Mark Arballo is charged with animal abuse in California for the death of the reining horse, Bella.
The FBI is expanding its crime reporting to include animal cruelty as an offender category. Previously, those who abused or neglected animals were included in a catch-all “other” category.
FBI Director James Comey announced the change this week that provides an additional tool for law enforcement. Prior to the expansion of the FBI’s focus, there was no process for capturing animal cruelty data on a statewide or national basis.
“The change instituted by the FBI formally recognizes the seriousness of animal abuse crimes and their negative impact on the welfare of society,” said Cathy Liss, president of the Animal Welfare Institute (AWI).
“The data that will become available as a result of this change will help law enforcement better understand and respond to these types of crimes, which occur alongside many other forms of violence and criminal activity.”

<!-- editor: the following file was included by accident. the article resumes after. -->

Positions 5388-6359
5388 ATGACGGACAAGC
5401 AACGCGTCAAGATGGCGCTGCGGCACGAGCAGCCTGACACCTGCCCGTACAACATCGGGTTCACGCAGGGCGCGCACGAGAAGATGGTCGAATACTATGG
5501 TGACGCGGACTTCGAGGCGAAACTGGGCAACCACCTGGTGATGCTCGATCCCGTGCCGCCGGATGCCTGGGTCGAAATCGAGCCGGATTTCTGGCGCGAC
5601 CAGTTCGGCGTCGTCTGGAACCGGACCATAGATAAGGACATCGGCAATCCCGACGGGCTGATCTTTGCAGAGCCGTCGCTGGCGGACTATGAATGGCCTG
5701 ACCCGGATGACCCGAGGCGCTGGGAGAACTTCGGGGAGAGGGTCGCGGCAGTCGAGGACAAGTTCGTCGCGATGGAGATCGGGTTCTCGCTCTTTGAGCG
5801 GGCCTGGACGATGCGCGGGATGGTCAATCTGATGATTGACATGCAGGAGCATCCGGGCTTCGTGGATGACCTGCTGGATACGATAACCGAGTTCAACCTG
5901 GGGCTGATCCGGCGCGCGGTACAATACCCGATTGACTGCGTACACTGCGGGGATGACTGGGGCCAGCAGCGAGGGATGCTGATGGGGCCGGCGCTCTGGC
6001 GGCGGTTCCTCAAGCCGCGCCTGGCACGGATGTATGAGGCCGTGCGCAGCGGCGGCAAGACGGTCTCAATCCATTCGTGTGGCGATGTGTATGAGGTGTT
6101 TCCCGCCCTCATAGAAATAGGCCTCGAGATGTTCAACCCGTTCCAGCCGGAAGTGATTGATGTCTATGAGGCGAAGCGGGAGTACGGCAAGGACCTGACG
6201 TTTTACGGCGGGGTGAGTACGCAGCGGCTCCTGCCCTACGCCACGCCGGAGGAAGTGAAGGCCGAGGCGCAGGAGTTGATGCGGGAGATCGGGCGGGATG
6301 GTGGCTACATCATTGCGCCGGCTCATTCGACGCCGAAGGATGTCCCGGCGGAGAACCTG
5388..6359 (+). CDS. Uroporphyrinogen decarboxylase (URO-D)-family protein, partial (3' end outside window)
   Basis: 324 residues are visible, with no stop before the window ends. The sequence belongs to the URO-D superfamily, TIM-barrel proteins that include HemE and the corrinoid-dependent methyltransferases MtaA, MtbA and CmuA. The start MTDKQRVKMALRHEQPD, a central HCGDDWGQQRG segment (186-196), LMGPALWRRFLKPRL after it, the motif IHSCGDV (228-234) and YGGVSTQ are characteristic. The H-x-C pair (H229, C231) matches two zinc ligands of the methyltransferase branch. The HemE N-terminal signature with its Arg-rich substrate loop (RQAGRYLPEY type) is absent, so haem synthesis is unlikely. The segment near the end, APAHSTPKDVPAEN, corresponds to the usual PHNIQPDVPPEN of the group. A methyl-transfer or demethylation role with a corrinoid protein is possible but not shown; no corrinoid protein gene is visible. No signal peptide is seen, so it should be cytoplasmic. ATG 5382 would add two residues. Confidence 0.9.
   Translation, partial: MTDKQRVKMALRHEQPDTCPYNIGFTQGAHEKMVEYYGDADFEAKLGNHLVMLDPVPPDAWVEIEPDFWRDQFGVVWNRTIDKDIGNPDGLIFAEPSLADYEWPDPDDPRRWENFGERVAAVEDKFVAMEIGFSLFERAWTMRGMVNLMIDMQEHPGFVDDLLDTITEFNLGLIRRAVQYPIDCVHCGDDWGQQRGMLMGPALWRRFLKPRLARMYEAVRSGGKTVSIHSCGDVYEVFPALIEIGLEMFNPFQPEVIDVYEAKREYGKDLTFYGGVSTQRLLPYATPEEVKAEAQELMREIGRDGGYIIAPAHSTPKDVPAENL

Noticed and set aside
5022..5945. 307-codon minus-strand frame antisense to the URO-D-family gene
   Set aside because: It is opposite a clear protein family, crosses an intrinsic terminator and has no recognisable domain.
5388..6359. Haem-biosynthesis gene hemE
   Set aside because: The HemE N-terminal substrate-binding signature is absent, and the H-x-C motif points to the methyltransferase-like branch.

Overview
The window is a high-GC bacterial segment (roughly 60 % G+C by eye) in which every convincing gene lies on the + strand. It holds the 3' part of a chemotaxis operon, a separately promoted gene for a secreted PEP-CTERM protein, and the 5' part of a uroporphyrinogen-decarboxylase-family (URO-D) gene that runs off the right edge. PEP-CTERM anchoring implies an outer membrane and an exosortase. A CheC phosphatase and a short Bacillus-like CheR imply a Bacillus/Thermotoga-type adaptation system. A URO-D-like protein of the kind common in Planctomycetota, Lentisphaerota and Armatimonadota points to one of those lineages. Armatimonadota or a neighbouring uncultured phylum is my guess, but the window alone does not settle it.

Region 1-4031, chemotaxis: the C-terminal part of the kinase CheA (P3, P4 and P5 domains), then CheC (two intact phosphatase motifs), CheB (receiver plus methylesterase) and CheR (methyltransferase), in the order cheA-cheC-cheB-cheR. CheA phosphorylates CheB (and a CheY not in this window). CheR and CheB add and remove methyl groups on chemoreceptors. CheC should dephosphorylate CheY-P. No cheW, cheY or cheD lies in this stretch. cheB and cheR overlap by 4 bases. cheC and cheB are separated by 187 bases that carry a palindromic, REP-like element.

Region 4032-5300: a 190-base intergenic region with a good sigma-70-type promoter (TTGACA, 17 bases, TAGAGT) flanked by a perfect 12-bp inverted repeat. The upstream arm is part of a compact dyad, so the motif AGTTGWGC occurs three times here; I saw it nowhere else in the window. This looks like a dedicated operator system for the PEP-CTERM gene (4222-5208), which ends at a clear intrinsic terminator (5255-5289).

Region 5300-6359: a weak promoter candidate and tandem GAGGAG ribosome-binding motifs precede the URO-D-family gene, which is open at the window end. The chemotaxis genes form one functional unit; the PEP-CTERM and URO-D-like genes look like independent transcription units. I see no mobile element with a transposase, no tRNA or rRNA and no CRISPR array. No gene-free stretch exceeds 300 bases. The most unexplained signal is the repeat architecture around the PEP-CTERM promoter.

Animal cruelty crimes will be classified as distinct Group A offenses. Also included in the category are other major crimes such as arson, assault and homicide. Incidents and arrests require reporting.
The reported crimes will be categorized as simple/gross neglect; intentional abuse and torture; organized abuse; and animal sexual abuse. The data collection begins in 2016 and will be available to the public the next year.
The FBI’s Uniform Crime Report (UCR) Program is the prime source of information on crime in the United States.